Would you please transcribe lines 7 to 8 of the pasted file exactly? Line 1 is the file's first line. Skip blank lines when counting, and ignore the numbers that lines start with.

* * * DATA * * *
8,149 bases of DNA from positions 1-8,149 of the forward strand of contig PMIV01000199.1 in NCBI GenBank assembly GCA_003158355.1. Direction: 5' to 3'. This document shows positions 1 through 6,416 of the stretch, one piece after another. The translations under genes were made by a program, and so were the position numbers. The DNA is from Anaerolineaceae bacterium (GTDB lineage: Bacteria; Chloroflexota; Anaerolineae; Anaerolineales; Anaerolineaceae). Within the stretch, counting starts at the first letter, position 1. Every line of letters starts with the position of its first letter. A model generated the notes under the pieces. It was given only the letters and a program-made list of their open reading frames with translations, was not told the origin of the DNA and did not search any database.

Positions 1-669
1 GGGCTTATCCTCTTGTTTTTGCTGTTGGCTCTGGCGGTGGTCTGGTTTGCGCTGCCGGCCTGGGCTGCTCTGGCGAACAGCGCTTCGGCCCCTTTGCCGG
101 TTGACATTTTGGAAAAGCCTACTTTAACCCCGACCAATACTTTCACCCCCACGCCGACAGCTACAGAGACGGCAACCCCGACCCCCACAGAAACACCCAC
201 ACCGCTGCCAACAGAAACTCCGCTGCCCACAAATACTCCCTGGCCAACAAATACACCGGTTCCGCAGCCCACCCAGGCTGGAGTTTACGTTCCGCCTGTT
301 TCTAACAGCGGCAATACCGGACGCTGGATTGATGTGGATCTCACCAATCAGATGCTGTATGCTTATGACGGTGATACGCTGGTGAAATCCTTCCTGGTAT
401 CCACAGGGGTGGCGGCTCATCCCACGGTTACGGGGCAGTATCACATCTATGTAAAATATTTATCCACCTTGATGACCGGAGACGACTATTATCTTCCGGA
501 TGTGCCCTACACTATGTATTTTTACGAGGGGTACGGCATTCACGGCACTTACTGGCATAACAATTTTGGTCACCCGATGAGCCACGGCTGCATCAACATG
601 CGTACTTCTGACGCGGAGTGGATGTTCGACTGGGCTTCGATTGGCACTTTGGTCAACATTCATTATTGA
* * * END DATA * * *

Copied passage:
401 CCACAGGGGTGGCGGCTCATCCCACGGTTACGGGGCAGTATCACATCTATGTAAAATATTTATCCACCTTGATGACCGGAGACGACTATTATCTTCCGGA
501 TGTGCCCTACACTATGTATTTTTACGAGGGGTACGGCATTCACGGCACTTACTGGCATAACAATTTTGGTCACCCGATGAGCCACGGCTGCATCAACATG